Myanmar’s State Counsellor Aung San Suu Kyi has again disappointed the international community by calling for “a culture of peace” to end the conflict in troubled Rakhine State, without mentioning the Rohingya victims.
She did not mention the Rohingya crisis in her speech to an international gathering in Kathmandu, backed by the Universal Peace Foundation, which is linked to the Unification Church.
“At the basis of conflict is ill-will which seeks to hurt and to destroy and thus to open the way to conflict, which in turn spews out an ever-renewing cycle of hate and fear, snuffing out the light of peace,” Suu Kyi said, using her trademark bland language.
“Only by promoting a culture of peace in this world of interdependence will it be possible to create harmony between diverse countries and societies,” added Suu Kyi, a specialist in platitudes.
Paris has announced it will it strip her of her honorary freedom over her failure to speak out during the Rohingya crisis, following similar moves by her former adopted home city of Oxford, Glasgow and Edinburgh.
Paris Mayor Anne Hidalgo decided to revoke the honour because of the “multiple violations of human rights recorded in Myanmar and the violence and persecution by Myanmar’s security forces against the Rohingya minority”, her staff said.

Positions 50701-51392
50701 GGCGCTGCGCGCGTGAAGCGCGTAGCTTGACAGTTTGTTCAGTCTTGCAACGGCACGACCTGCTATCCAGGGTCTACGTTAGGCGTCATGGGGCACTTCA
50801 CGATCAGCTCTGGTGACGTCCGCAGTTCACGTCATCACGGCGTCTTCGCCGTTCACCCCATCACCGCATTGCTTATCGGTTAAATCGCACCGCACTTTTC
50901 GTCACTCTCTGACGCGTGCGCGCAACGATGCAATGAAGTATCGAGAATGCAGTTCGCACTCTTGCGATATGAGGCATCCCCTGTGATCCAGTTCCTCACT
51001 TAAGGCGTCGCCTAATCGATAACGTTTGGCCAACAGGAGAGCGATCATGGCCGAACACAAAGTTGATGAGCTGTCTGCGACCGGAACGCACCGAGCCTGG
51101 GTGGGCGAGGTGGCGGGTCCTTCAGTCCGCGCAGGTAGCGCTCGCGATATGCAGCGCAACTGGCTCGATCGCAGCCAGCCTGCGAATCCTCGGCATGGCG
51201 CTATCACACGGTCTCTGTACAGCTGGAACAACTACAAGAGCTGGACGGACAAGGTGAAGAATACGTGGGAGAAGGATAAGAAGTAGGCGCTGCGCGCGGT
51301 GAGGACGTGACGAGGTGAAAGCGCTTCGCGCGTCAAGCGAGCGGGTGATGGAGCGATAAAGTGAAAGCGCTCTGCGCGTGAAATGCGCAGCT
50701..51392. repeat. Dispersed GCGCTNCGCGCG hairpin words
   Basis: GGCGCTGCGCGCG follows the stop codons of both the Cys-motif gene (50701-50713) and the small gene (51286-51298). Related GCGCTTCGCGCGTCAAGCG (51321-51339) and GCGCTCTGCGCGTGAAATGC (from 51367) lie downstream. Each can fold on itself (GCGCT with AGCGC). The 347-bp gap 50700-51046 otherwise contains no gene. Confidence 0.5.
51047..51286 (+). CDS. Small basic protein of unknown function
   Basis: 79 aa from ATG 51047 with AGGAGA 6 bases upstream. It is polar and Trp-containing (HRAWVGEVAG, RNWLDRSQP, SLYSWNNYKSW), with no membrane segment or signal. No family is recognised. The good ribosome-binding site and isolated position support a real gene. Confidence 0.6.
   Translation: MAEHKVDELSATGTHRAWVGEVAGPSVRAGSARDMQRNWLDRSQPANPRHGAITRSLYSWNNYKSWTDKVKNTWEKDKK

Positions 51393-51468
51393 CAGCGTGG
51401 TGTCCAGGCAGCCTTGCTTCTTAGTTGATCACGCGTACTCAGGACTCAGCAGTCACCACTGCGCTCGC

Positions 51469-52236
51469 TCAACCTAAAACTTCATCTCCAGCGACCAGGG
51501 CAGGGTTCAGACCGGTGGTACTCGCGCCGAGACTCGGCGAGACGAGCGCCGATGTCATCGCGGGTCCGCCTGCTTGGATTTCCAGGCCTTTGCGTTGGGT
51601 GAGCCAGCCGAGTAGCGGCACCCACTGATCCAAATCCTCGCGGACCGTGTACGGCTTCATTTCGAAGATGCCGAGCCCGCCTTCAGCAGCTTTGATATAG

Hidalgo’s office said she wrote to Suu Kyi last year to “express her concern and call for respect for the rights of the Rohingya minority”, but no reply was received.
Under the 2008 military-drafted constitution, Myanmar’s generals retain permanent control of home affairs, defence and border areas, meaning Suu Kyi has limited scope to control the military in Rakhine State, despite winning 80 per cent of available seats in the 2015 general election.
In a precipitous fall from grace, Suu Kyi has already been stripped of her honorary Canadian citizenship and Amnesty International’s ambassador of conscience award.
A UN rights team found evidence of widespread murder, rape, torture and arson, and called for Myanmar’s generals to be prosecuted for genocide and war crimes. Suu Kyi continues to defend the military.
Despite her ongoing domestic popularity, there are signs that young liberals are finally looking beyond Suu Kyi for leadership.
According to free speech organisation Athan, “Voice” in Burmese, 44 journalists and 142 protesters have faced trial since Suu Kyi’s National League for Democracy (NLD) took power in April 2016.
The group’s founder, Maung Saung Kha, has faced prosecution himself for protesting in May.
Maung Saung Kha, who is still an NLD member, told the media: “The government has failed to use its power to protect people’s rights.”
Aung San Suu Kyi remains popular with many Burmese voters. Picture credit: Asean Economist